With the arrival of the euro it is time for automakers to harmonize pre-tax prices and put an end to the wide differences that exist throughout Europe.
The atmosphere is getting tough. Consumers and government regulators are no longer willing to accept prices that can vary by up to 60 percent from country to country. In the UK, Europe's most expensive market, some legislators said earlier this month that manufacturer and dealer chiefs should be jailed for overcharging car buyers.
The ease of price comparisons that will result from a common currency will bring even more pressure to lower prices.
Carmakers have partly justified price differences by citing different exchange rates and specification packages across Europe. Indeed, customers generally demand higher base-model specifications in Germany than in Spain. But other factors contribute to the differences. In the UK, for example, high specification levels are created for the fleet market, which accounts for up to 70 percent of sales. A basic specification for private buyers in the UK is the equivalent of a luxury specification in some other countries.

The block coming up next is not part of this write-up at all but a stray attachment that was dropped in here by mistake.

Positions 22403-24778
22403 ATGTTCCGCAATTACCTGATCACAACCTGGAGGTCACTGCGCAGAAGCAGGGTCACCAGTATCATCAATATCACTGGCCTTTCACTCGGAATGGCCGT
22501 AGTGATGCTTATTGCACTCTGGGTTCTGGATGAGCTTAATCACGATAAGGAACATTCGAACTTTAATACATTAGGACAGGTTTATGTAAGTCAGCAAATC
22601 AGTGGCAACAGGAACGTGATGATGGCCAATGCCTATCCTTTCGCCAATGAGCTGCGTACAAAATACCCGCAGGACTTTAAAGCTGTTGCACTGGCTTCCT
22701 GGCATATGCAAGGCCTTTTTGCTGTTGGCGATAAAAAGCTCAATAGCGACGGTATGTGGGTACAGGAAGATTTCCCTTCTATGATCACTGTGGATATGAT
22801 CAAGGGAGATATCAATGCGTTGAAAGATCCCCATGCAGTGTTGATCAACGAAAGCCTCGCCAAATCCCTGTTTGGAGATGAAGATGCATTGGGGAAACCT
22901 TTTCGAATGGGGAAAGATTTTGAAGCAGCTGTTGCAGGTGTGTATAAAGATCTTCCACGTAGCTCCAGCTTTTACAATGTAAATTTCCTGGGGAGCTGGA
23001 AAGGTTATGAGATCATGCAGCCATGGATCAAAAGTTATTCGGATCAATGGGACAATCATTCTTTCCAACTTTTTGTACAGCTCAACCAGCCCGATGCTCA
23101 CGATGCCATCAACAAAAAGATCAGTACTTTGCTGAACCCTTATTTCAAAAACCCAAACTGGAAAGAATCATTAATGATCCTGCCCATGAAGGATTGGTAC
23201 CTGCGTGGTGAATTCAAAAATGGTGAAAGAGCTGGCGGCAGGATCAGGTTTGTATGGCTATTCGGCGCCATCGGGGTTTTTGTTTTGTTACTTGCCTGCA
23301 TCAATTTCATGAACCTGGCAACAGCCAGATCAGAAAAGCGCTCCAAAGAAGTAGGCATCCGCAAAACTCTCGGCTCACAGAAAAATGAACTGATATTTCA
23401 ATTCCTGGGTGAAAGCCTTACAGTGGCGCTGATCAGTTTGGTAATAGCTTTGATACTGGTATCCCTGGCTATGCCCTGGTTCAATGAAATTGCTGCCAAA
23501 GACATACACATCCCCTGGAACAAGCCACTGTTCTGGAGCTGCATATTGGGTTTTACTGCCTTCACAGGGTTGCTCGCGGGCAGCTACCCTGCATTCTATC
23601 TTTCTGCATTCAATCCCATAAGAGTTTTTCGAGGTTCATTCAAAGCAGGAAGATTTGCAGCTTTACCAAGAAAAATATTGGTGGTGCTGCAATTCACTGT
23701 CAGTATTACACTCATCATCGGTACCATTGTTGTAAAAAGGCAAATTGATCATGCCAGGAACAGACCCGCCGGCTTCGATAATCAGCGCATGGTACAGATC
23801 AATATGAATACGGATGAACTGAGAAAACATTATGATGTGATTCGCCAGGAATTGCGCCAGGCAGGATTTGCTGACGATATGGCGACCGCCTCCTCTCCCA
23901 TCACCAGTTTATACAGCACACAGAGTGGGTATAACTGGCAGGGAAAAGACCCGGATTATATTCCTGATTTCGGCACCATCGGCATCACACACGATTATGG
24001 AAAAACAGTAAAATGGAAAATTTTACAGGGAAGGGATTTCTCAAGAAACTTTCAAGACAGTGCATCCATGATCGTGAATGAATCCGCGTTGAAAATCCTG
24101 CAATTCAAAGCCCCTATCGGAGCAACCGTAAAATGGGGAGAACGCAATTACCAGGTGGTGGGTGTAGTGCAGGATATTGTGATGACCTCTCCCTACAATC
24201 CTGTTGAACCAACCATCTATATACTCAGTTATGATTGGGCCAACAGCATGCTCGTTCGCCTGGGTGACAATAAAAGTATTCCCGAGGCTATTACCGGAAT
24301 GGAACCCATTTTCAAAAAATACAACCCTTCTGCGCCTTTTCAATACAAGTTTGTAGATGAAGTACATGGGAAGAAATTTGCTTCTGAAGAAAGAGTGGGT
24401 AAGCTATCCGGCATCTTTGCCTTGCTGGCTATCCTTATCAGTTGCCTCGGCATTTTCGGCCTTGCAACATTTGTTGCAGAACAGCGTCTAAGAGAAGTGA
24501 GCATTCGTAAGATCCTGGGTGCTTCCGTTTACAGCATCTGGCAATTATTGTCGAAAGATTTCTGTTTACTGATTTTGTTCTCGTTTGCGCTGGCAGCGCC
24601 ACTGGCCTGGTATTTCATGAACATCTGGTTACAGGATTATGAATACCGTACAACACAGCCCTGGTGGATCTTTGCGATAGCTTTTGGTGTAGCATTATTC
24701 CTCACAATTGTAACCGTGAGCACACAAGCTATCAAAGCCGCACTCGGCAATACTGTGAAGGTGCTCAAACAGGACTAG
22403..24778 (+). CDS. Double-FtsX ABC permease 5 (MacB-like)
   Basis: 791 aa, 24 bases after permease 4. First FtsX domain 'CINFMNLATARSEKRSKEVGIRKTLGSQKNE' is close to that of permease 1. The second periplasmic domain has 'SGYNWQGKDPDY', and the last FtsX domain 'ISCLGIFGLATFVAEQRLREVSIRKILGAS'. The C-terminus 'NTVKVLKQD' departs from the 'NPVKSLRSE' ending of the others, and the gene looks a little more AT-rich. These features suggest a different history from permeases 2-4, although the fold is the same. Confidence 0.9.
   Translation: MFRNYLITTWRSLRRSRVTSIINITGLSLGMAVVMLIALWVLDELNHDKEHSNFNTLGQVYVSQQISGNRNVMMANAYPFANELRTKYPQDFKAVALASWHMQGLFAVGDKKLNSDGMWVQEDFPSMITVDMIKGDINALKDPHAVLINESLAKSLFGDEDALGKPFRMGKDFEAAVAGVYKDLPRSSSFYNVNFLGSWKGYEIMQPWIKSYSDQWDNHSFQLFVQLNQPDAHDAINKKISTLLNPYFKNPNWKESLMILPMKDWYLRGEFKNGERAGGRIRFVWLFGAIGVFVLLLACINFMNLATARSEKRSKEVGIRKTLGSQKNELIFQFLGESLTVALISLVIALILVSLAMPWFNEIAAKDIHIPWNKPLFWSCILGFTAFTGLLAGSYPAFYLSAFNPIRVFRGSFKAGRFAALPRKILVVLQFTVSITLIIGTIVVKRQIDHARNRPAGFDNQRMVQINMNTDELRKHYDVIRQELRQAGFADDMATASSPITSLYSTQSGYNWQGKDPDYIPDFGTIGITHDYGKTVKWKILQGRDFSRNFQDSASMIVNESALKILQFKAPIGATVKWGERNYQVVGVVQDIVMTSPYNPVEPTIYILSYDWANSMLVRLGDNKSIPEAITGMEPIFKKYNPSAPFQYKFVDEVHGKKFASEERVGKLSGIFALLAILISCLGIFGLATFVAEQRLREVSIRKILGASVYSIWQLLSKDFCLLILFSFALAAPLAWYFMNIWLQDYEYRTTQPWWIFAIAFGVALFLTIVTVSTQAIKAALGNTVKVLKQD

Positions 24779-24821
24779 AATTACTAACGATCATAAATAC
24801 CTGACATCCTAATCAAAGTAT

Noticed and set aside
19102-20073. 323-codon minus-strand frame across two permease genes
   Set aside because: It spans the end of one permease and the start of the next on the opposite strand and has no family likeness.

The euro will eliminate exchange rates as an excuse for high prices. And price comparison will be easier without currency differences. Buyers will increasingly cross borders to buy cheaper cars, and there will be nothing the industry can do to stop them.
But price uniformity can benefit automakers as well as consumers. And it doesn't necessarily mean a collapse in prices. It means a consistent strategy - not too high in countries like the UK and Germany, and not excessively low in countries with high car taxes. Indeed, an end to subsidized pricing in countries like Denmark should force harmonization of car taxes in Europe.
European automakers must change or suffer the consequences. The Japanese are among the first volume makers to react. Nissan and Toyota have both said they will make their specification packages in Europe more uniform. Others must follow.